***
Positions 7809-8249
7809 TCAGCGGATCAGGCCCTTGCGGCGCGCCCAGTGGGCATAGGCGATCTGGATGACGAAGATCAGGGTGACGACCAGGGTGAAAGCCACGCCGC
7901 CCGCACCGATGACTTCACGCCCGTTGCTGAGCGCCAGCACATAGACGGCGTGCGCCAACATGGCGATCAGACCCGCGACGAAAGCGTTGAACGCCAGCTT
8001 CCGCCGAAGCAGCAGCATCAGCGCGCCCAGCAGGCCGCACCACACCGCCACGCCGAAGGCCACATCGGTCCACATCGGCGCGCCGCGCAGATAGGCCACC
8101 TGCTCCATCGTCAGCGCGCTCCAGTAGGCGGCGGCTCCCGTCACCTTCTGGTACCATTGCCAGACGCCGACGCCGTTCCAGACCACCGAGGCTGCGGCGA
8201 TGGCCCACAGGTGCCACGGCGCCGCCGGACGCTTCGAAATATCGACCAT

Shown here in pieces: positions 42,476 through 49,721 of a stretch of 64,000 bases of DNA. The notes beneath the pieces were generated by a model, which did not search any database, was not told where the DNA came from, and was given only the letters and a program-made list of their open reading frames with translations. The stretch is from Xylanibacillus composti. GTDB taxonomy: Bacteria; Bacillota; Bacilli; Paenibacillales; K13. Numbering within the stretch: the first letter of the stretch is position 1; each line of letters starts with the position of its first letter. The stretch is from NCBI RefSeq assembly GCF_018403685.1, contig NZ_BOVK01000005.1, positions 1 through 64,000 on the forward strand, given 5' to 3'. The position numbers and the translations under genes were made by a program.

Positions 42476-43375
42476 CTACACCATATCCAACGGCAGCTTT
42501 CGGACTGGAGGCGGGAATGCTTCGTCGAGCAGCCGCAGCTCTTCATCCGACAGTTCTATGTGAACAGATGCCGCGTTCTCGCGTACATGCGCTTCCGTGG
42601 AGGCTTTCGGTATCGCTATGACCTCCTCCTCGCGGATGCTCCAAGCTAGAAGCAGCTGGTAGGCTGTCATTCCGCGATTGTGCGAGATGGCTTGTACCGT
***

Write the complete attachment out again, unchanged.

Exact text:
Positions 7809-8249
7809 TCAGCGGATCAGGCCCTTGCGGCGCGCCCAGTGGGCATAGGCGATCTGGATGACGAAGATCAGGGTGACGACCAGGGTGAAAGCCACGCCGC
7901 CCGCACCGATGACTTCACGCCCGTTGCTGAGCGCCAGCACATAGACGGCGTGCGCCAACATGGCGATCAGACCCGCGACGAAAGCGTTGAACGCCAGCTT
8001 CCGCCGAAGCAGCAGCATCAGCGCGCCCAGCAGGCCGCACCACACCGCCACGCCGAAGGCCACATCGGTCCACATCGGCGCGCCGCGCAGATAGGCCACC
8101 TGCTCCATCGTCAGCGCGCTCCAGTAGGCGGCGGCTCCCGTCACCTTCTGGTACCATTGCCAGACGCCGACGCCGTTCCAGACCACCGAGGCTGCGGCGA
8201 TGGCCCACAGGTGCCACGGCGCCGCCGGACGCTTCGAAATATCGACCAT

Shown here in pieces: positions 42,476 through 49,721 of a stretch of 64,000 bases of DNA. The notes beneath the pieces were generated by a model, which did not search any database, was not told where the DNA came from, and was given only the letters and a program-made list of their open reading frames with translations. The stretch is from Xylanibacillus composti. GTDB taxonomy: Bacteria; Bacillota; Bacilli; Paenibacillales; K13. Numbering within the stretch: the first letter of the stretch is position 1; each line of letters starts with the position of its first letter. The stretch is from NCBI RefSeq assembly GCF_018403685.1, contig NZ_BOVK01000005.1, positions 1 through 64,000 on the forward strand, given 5' to 3'. The position numbers and the translations under genes were made by a program.

Positions 42476-43375
42476 CTACACCATATCCAACGGCAGCTTT
42501 CGGACTGGAGGCGGGAATGCTTCGTCGAGCAGCCGCAGCTCTTCATCCGACAGTTCTATGTGAACAGATGCCGCGTTCTCGCGTACATGCGCTTCCGTGG
42601 AGGCTTTCGGTATCGCTATGACCTCCTCCTCGCGGATGCTCCAAGCTAGAAGCAGCTGGTAGGCTGTCATTCCGCGATTGTGCGAGATGGCTTGTACCGT